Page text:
Could pro cycling take lessons from pro triathlon?
The Rodchenkov Act, signed into U.S. law in December 2020, could bring significant consequences for cheating in sports — and the sort of results that WADA failed to deliver during the Russian doping saga. But such impacts could also come at a significant financial cost, and could permanently erase the legal buffers separating sports integrity from criminal prosecution.
Dr. Richard Freeman’s Medical Practitioners Tribunal Service hearing in Great Britain picked up again in October.
What could happen to team race strategies, or the overall outcome if one or more teams are expelled from the race? The chaotic 1998 Tour provides some interesting lessons and insights.
Doping rings often use legal pharmaceuticals that have been illegally diverted to the black market. The Outer Line examines how anti-diversion tactics used by the healthcare industry can be used to combat doping.
The Outer Line examines the news that Bjarne Riis will take a director role with NTT Pro Cycling for 2020.
The UCI's new reforms to track racing leave no room for sponsor-backed trade teams
Cycling’s dependence upon financial sponsorship could leave it more susceptible to sports-washing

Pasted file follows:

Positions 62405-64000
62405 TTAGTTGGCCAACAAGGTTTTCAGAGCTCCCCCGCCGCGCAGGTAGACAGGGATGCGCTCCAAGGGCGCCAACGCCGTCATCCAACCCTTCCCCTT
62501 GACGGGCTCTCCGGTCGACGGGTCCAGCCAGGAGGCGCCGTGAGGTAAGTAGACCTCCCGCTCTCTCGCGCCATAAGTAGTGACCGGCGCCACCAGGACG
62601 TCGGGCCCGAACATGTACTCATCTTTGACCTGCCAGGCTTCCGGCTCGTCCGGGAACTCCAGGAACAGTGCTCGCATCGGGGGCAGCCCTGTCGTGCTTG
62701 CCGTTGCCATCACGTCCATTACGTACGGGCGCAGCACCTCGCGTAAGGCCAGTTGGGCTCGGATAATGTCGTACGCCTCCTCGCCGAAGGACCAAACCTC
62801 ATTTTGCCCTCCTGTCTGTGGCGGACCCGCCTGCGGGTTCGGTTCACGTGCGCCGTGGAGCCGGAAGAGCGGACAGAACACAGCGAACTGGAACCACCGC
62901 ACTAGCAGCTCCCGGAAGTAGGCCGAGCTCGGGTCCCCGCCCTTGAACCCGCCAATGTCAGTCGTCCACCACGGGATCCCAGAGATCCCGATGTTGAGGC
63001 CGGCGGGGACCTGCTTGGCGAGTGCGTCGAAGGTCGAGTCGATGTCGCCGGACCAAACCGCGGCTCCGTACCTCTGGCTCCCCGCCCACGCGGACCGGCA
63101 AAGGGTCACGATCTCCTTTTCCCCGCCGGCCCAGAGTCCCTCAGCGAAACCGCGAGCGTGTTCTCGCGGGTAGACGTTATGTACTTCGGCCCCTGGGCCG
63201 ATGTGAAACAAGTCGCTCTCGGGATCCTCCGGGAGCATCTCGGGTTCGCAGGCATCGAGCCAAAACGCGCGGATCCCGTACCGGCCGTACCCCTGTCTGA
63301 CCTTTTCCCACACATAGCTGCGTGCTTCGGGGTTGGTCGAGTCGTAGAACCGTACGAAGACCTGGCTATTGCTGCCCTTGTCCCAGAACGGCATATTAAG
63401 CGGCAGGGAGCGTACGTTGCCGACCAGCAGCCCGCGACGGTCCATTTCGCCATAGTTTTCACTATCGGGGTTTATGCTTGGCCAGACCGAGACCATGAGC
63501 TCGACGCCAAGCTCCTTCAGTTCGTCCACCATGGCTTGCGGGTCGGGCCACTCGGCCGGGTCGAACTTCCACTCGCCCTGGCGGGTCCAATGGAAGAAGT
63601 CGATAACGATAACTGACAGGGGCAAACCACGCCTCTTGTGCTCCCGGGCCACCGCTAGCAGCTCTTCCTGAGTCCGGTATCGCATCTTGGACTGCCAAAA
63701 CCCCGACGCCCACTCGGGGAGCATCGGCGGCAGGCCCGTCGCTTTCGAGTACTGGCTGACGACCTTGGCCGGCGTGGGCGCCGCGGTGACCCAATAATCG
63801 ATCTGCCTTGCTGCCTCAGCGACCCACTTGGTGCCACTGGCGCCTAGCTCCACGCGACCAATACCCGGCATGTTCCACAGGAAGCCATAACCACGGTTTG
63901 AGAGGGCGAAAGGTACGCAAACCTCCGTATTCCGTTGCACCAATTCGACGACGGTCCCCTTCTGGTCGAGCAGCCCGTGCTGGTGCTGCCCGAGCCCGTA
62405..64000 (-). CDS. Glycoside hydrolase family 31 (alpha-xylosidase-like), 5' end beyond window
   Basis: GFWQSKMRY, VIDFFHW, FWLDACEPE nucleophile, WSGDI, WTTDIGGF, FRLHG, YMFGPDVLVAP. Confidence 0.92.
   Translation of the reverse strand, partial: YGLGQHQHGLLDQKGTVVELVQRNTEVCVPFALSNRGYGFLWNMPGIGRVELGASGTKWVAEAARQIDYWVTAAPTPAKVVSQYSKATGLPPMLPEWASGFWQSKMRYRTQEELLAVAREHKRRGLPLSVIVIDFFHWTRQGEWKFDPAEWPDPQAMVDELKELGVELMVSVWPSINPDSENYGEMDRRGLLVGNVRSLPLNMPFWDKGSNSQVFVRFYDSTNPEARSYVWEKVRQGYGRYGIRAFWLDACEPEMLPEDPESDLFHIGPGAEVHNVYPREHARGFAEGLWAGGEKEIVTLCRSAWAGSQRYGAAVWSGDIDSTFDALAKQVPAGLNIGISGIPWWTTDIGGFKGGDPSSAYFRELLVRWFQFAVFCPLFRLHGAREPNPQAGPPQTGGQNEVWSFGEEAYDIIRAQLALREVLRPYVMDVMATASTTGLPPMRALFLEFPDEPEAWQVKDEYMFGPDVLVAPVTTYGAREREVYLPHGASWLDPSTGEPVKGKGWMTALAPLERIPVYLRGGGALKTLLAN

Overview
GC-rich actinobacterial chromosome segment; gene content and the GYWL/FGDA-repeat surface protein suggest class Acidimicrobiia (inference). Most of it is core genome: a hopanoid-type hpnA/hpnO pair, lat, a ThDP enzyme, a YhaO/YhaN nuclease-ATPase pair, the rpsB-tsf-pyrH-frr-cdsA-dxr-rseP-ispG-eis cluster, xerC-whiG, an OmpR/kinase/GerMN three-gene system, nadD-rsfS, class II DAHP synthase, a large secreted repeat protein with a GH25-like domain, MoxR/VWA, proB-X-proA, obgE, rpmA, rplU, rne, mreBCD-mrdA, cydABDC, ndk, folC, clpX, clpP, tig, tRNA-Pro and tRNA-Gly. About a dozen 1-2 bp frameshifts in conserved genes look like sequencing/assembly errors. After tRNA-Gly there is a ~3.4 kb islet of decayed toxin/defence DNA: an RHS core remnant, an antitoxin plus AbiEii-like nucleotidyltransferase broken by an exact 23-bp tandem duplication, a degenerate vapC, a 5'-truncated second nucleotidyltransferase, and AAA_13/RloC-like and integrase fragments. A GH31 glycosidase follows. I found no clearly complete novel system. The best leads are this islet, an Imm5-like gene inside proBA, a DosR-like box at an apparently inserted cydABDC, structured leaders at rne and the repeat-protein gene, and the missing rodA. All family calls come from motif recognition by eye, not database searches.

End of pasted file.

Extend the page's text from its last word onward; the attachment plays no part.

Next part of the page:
In chapter 9 of the Rapha Roadmap, the authors explore ways to create an emotional connection between fans, participants, and pro racing
In this chapter of the Rapha Roadmap, we examine whether different structures could create new revenue models for pro cycling
Pro cycling needs to break free from its sponsorship-revenue model, and develop new ways to bring money into the sport
Pro cycling needs to do more than just develop and produce more compelling television broadcast coverage. It also needs to explore and embrace new approaches and technologies.
Cycling can build its fan base by telling compelling stories about the personalities in the races and by harnessing modern broadcast technology to enrich the viewer experience.
Reimagining cycling's points structure and the way that grand tour overall results are decided could encourage fans to follow cycling all season long.
With WorldTour teams dependent on short-term sponsorships, there's a lack of continuity. Regionally based teams or a franchise-based model could help fix that.
The current pro cycling calendar is a patchwork of events lacking a clear season-long narrative. A major shakeup could make it more accessible for fans.